There is another example: it can cost somewhere between $700 and $800 per case to conduct a trial from start to finish, and that can take a year or a year and a half. Those are exorbitant amounts for people who live on $1 a day. Furthermore, a number of these women go to court without the assistance of lawyers. The other party often has lawyers who will easily counter the charges. Problems in this area remain to be solved. Furthermore, as I mentioned, large areas of Congo have no judges or police services, as a result of which access to justice in those areas is still impossible.


    I'm going to address that in a more comprehensive way, as I entirely agree with Denis Tougas about financial, economic and even physical accessibility, that is the act of travelling to the place where justice could eventually be rendered.
    There are obstacles throughout the process, from the start of the trial until judgment is rendered: the protection of individuals and victims beforehand so that they file a complaint; being judged and having to bear enormous costs; the fact that there is enormous corruption; the fact that, once judgment is rendered, it is not effective—compensation may eventually be ordered as part of the judgment, but it is never granted to the woman; and, lastly, the fact that the men who are convicted can escape. So there are a series of obstacles.
    The integration of armed groups into the army is a total failure, particularly in North and South Kivu. Those armed groups seek economic control of the region. Each wants its share of the pie, in terms of mining operations, and will do anything to get it. Consequently, this will continue as long as the region is not safe and secure and those armed groups can do what they want, whether or not they are part of the army.


    Mr. Marston, please.
    I would like suggest, Mr. Chair, that due to the importance of the resolution that you don't see the clock till somewhat past two, so that we can complete this testimony. It's very interesting testimony that we're hearing so far.
    Mr. Tougas, you talked about an on-site visit, and to be quite frank, that doesn't appeal as a place where we'd want to go, but it feels like a place where we should go. So we'll certainly consider that.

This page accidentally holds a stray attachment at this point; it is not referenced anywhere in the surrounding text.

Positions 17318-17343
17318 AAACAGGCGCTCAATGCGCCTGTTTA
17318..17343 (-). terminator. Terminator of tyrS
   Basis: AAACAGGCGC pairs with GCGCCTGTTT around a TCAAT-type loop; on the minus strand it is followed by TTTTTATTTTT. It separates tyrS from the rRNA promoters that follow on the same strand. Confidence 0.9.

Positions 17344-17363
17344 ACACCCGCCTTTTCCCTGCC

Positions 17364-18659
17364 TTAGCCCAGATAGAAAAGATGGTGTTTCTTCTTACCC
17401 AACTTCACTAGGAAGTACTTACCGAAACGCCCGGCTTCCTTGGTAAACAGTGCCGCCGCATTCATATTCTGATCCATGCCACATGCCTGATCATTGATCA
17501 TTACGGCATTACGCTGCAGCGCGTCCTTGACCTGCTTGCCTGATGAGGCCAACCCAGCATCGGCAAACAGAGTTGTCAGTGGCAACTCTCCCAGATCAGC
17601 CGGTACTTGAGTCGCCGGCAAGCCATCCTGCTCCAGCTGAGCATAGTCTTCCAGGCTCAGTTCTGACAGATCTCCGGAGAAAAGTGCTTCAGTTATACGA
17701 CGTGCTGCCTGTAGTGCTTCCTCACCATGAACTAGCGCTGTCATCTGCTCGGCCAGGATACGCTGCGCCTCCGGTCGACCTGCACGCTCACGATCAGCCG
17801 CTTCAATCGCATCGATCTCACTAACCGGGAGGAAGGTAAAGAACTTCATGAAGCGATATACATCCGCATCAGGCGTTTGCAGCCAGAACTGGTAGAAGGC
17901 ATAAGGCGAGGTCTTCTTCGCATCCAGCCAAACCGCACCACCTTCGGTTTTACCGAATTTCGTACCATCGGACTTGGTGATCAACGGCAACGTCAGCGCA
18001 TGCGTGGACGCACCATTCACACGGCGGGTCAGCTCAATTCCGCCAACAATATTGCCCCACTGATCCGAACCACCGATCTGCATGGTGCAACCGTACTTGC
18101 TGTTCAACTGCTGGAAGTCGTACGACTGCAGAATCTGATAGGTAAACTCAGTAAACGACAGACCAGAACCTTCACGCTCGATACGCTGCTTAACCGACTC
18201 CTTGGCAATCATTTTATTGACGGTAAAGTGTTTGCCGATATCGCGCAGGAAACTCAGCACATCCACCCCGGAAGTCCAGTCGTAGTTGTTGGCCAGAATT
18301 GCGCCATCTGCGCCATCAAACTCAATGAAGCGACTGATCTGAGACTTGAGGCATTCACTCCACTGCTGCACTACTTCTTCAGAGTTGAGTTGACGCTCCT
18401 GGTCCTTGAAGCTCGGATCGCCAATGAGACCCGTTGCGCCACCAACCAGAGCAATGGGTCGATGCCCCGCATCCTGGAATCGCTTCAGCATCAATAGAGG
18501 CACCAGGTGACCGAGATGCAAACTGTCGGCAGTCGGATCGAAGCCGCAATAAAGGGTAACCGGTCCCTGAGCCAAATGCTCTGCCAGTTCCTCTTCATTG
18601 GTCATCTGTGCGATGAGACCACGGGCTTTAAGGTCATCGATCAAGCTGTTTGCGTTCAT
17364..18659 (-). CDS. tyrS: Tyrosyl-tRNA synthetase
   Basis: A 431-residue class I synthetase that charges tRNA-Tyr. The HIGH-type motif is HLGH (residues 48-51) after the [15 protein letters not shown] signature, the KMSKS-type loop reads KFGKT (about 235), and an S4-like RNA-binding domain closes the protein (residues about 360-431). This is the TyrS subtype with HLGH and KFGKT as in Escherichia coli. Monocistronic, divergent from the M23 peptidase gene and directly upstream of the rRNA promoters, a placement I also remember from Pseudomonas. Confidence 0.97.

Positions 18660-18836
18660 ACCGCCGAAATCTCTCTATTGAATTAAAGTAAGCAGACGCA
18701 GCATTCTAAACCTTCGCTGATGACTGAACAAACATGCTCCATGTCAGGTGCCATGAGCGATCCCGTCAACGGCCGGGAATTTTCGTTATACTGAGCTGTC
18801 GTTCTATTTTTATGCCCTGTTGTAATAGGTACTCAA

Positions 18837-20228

This has been a systemic problem. It's practically institutionalized now because it's been happening for so long. I suspect that rape started as "proceeds of conflict", for a lack of a better term, and it's now been institutionalized. It's very clear that the perpetrators are using this as a means of gaining power and control over people. I'm searching for a reason for how it could become institutionalized in the way it has.
    Is there any way the government might fear being overthrown if they tried to sincerely push back and stop this, after all of the generations it has happened?


    First, let me comment on your initial remark.
    Senators travelled to Congo on one occasion, when that investigation was conducted into public development aid in Africa, and they came back safe and sound. The parliamentary group from Great Britain, which has now been in existence since 1994, goes there every year. So it's feasible. The parliamentary groups from Belgium and the Netherlands also travel there easily. I recall that Canada was the first foreign investor in Congo. It has an interest there.
    With regard to your point, I don't agree with you on the term "institutionalized rape" that you used. The Congolese are not rapists by nature. However, the example has come from above. The fact that so many rapes have been committed undermines moral and legal order. In that part of Congo, where war has been raging since 1994, society has been broken down to such an extent that, for example, a child soldier who returns to his village with his rifle has more authority and often more means, resources and money than the traditional chief. So when the traditional chief says something to those youths, they beat him. All social and moral order is completely undermined.
    I wanted to emphasize one point. You're right: the central government does not concern itself with this issue. The department of communications, for example, very regularly told us certain things when the special rapporteur on sexual violence conducted that on-site visit. What did the minister of communications say? He said that it was false, that the Congolese don't rape and that it was foreigners—the Rwandans, the Ugandans and the MONUC soldiers—who were doing it. There is a lack of any awareness.